FOR IMMEDIATE RELEASE
CONTACT: Jeanette Smith, NMSU Library, (575) 646-7492, email@example.com
For fifty years his face has been so well known that only Santa Claus is recognized more often. He has his
own zip code and his own legal counsel. He is commemorated on a U.S. postage stamp and his image is
protected by federal laws. He was a living symbol of the danger of forest fires. He’s New Mexico native
Smokey Bear. On May 9, 1950, this five pound bear cub was rescued along a fire line where 500
firefighters were fighting the Capitan Gap fire in New Mexico’s Lincoln National Forest. The little bear cub,
suffering from burns on his foot pads, tummy and hind end, survived to become a national treasure.
To commemorate the fiftieth anniversary of the rescue of Smokey Bear, NMSU history student Leslie
Bergloff will present the program “Smokey, the Real Bear” on Wednesday, July 19, at 3:30 p.m. on the
second floor east of the New Mexico State University Library’s Branson Library. The public is invited to
Smokey Bear had two lives, the immortal one conjured up by U.S. Forest Service and Advertising Council
illustrators, and the one he actually lived. Bergloff’s talk will revisit the events that surrounded the rescue,
care, and subsequent donation of the real Smokey Bear to the National Zoo in Washington, D.C.
Bergloff’s research, conducted at the NMSU Library’s Rio Grande Historical Collections and elsewhere,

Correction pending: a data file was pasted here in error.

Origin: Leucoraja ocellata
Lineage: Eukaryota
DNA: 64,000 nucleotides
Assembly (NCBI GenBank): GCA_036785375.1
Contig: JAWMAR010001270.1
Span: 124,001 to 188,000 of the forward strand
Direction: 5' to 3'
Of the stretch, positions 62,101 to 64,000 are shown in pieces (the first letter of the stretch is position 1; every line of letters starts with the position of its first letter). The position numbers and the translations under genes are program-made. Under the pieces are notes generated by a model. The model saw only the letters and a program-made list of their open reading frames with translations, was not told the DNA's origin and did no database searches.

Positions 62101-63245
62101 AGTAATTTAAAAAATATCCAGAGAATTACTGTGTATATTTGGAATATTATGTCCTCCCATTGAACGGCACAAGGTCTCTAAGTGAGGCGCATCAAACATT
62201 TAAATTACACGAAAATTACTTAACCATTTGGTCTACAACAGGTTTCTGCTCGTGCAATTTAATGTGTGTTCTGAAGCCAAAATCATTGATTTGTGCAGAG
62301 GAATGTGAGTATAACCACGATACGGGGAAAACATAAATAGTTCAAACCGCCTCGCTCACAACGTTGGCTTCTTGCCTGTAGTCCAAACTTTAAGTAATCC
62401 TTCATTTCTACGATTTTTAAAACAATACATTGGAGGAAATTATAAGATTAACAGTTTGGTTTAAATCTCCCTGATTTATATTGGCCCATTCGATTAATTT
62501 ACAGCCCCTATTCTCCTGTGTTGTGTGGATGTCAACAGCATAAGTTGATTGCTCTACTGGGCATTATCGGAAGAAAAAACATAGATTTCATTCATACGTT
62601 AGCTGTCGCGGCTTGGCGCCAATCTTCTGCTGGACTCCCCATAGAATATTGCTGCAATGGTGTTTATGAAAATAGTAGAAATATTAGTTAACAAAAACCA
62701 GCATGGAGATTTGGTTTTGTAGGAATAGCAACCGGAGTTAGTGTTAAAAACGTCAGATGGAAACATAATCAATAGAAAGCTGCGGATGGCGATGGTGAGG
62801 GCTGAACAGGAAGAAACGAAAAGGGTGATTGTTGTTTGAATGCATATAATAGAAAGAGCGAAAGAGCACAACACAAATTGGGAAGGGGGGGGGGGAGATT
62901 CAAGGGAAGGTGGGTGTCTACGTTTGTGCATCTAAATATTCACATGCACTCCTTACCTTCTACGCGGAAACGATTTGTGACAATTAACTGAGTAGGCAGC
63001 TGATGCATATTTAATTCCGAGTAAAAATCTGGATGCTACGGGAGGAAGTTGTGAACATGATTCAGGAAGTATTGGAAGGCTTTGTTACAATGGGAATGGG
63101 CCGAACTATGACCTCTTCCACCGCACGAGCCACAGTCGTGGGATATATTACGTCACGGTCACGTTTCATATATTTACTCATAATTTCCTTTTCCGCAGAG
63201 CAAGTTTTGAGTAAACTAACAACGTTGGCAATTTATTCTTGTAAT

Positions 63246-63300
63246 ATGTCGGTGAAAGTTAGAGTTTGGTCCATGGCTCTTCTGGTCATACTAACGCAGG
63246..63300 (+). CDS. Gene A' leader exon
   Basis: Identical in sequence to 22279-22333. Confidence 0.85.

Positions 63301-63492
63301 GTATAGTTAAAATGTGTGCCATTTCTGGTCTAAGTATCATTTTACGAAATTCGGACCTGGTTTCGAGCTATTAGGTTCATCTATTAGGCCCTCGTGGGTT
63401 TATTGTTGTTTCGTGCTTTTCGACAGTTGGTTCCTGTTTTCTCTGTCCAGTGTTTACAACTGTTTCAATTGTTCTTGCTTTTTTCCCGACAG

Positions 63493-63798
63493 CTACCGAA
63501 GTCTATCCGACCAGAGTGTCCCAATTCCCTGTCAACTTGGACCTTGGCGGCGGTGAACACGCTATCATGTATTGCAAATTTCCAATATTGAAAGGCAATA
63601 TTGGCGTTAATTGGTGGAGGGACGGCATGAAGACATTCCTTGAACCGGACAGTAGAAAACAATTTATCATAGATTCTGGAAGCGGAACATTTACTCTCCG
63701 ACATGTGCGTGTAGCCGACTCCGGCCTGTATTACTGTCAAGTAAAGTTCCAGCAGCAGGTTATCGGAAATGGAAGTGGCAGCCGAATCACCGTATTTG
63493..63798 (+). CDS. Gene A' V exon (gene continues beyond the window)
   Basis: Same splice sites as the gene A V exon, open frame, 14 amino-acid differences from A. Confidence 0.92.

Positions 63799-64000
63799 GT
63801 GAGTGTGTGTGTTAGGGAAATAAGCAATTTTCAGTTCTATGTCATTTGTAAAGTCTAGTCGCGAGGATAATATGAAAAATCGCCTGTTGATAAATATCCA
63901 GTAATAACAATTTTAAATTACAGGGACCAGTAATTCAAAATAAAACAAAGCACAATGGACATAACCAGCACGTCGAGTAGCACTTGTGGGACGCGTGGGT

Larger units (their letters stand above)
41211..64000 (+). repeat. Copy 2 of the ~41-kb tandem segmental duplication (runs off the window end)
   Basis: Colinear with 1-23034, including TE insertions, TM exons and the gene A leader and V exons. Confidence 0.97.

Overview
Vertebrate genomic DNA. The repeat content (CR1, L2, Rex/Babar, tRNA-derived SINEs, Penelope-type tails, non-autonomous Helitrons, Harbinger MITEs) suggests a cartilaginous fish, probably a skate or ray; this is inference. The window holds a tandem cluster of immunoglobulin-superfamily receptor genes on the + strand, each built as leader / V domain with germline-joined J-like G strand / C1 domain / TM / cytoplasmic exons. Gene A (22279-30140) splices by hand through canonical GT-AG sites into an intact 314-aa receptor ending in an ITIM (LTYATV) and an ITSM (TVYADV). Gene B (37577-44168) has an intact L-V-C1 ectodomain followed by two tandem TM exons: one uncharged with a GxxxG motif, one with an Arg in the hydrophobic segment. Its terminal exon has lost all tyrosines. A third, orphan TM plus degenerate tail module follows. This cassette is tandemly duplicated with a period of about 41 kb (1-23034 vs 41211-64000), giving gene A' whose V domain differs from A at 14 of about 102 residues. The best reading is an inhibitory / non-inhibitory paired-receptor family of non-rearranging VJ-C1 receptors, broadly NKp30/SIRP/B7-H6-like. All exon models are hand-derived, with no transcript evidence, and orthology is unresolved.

focuses on the individuals who participated in Smokey’s rescue and their oral histories of the event. This is
the story of regular folks, firefighters, children and government employees, who for one brief moment
participated in the making of an American legend. Their attachment to the real bear never left them. Many
saved pictures, letters, and magazine and newspaper articles. Some of them were still correcting the story
of Smokey fifty years later.
Americans of all ages immediately recognize Smokey’s message “Only you can prevent forest fires.” They
remember his theme song:
“With a ranger’s hat and shovel, and a pair of dungarees,
you will find him in the forest always sniffin’ at the breeze.
People stop and pay attention when he tells them to beware,
‘cause ev’ry body knows that he’s the Fire Preventin’ Bear.”
“Smokey The Bear.” U.S Dept. of Agriculture, Hill and
Range Songs, Inc. Under license by RCA-Victor. Copyright 1952.
And Americans heeded his advice; in twenty-five years of forest fire prevention, the annual acreage of
burned national forests dropped ninety percent. Smokey died in 1976, and he is buried in Capitan, New
Mexico, at the Smokey Bear State Historical Park beneath the picturesque Capitan Mountains. While
Smokey was replaced with another bear at the National Zoo, his story lives on in the hearts
of those who helped make him a celebrity.
In addition to Bergloff’s presentation, Smokey Bear memorabilia from the personal collection of NMSU
Library staff member Genevieve Bauer will be exhibited. Smokey Bear posters issued by the U.S. Forest
Service will be displayed in the Special Collections Research Room as well. This program is an NMSU
Library Special Collections Event, made possible by an American Library Association Reference & User
Services Association/Facts on File Grant for current affairs programming. For more information, please call
Cheryl Wilson, Special Collections Librarian, at 646-3238.